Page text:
Still, those times spent with my mom, learning something new, at least being exposed to it, are better than any material possession she could have given me. As a small child, we made clothes-pin dolls by the hundreds. Remember the wooden, stationary clothes pins used to hang clothing on an outside line that had two “legs” and  a “head?” We turned those into dolls with fuzzy yard hair, painted faces and all sorts of elegant clothing culled from my mom’s bag of scraps. We did the same thing with dried corn husks. Mom would twist and turn then fashion them into robust women figures, and I’d paint them, dress them and play with them until they fell apart. Mom spent hours trying to teach me how to sew and quilt. I can whip out a hem or sew a button with the best of them, and for years, I slaved over my grandmother’s solid metal Singer sewing machine until I conceded that sewing just really isn’t in my temperament. I remember painting a rock one time – red – and painstakingly cutting letters out of a magazine that I decoupaged onto the painted rock, “I love you, Daddy.” One year, we used stained glass paint in clear glass ornaments for Christmas décor. She let me punch down the dough and knead it when she made her famous raisin bread each holiday season. I stirred red sauce simmering on the stove for hours. I licked the beaters after she made chocolate chip cookies.

Now, with Pinterest offering projects galore, you don’t have to have great skills to spend time with your kids, at the kitchen counter or table, making memories.

If the memories turn out better than the project, well, that’s fine, too.



Family Matters: The More Movement, The Merrier


The More Movement, The MerrierYour small pet, like a hamster or guinea pig, spends most of his day in a cage, so he needs a good outlet for exercise.

You can purchase a tunnel system for many small pets, which extends the area in their cage and gives them a great opportunity to climb and run. If your cage doesn’t accommodate this type of exercise run, build one within safe confines where your pet can’t get loose, and let him work his way through it.

You might have to start by hiding a small treat in the tubing to help motivate your pet to move through the course.

A wheel is also a great form of exercise. Hamsters, gerbils and mice especially love to run on a wheel mounted in their cage.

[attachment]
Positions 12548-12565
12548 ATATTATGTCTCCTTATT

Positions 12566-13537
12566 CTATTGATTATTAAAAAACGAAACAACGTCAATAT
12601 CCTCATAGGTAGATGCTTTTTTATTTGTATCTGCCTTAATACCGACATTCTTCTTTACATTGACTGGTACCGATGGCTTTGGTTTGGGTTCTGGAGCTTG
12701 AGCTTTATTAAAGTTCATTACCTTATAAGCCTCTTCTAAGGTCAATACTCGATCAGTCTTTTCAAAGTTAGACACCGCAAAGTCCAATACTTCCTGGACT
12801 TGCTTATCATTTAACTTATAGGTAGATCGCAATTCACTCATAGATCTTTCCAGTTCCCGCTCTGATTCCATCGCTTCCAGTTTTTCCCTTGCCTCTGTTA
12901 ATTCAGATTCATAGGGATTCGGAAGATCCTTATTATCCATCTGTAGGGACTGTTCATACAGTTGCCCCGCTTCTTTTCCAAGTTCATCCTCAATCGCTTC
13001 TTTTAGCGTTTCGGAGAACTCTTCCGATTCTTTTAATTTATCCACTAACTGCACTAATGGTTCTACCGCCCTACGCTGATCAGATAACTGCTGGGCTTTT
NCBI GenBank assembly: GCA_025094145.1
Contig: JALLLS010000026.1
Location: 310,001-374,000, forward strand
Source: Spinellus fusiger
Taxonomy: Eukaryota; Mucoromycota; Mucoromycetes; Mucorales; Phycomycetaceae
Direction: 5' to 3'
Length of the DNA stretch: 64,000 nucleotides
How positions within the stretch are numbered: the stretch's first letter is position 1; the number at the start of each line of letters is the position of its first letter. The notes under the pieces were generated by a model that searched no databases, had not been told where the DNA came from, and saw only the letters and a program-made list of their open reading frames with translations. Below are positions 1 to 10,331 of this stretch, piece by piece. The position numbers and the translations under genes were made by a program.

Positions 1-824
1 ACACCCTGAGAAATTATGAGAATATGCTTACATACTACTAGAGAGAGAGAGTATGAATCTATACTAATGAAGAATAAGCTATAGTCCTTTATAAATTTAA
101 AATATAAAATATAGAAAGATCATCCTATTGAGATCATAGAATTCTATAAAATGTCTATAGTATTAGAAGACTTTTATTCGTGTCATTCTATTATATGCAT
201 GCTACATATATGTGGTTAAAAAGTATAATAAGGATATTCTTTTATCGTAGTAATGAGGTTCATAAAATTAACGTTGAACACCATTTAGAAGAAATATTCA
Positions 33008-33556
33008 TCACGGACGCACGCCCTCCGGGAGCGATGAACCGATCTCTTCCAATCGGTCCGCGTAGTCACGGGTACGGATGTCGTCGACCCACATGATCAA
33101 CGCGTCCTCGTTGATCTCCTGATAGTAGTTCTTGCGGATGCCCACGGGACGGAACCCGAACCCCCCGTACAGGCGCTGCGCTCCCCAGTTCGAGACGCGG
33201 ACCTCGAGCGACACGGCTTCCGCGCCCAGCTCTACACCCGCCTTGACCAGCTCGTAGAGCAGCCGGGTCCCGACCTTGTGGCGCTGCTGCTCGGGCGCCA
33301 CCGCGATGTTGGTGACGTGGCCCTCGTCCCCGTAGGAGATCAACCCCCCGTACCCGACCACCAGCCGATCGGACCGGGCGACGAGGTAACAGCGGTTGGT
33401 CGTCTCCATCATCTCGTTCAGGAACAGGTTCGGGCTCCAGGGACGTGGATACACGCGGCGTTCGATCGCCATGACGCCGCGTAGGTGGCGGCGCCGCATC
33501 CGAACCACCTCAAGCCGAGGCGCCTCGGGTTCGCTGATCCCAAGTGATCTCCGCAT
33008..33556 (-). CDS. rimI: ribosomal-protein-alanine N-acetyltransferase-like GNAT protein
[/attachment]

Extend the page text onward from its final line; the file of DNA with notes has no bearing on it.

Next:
Create an enclosure (outside of the cage and in a much larger space) where your pet can roam free. They will like the feeling of vast freedom that they will experience.

Small balls are wonderful playthings, as your pet will chase them.

Finally, invest in a collar and leash for your small pet. You can walk them, too.



Family Matters: Keeping Your Feathered Friend Active


Keeping Your Feathered Friend ActiveEvery once in a while, you have to let a caged bird sing or, in this case, exercise.

You’d feel all penned up in a cage, wouldn’t you? While it’s not exactly the same for your pet bird, you do need to make sure it gets enough exercise to keep him healthy and happy.

One thing you can do is put a ladder in his bird cage so that he can climb up and down it at his pleasure. When he sees the ladder, he will be compelled to climb it to the top.

Purchase foraging toys from your local pet shop. These toys allow you to hide food or millet treats inside so your pet has to work for them.

Let him fly, literally. Provide a safe, enclosed space, and let him flap his wings. If your bird’s wings are clipped, take him out of his cage and put him on a perch to let him flap around.

Hang a small bell in your bird’s cage; he will reach for it and ring it.

Offer your bird things to tear up, like newspaper or eucalyptus branches. He’ll get a good workout shredding.

Finally, place your bird on the floor at one end of a hallway (with doors to the hallway closed). Go to the other end; call him and let him hop to you.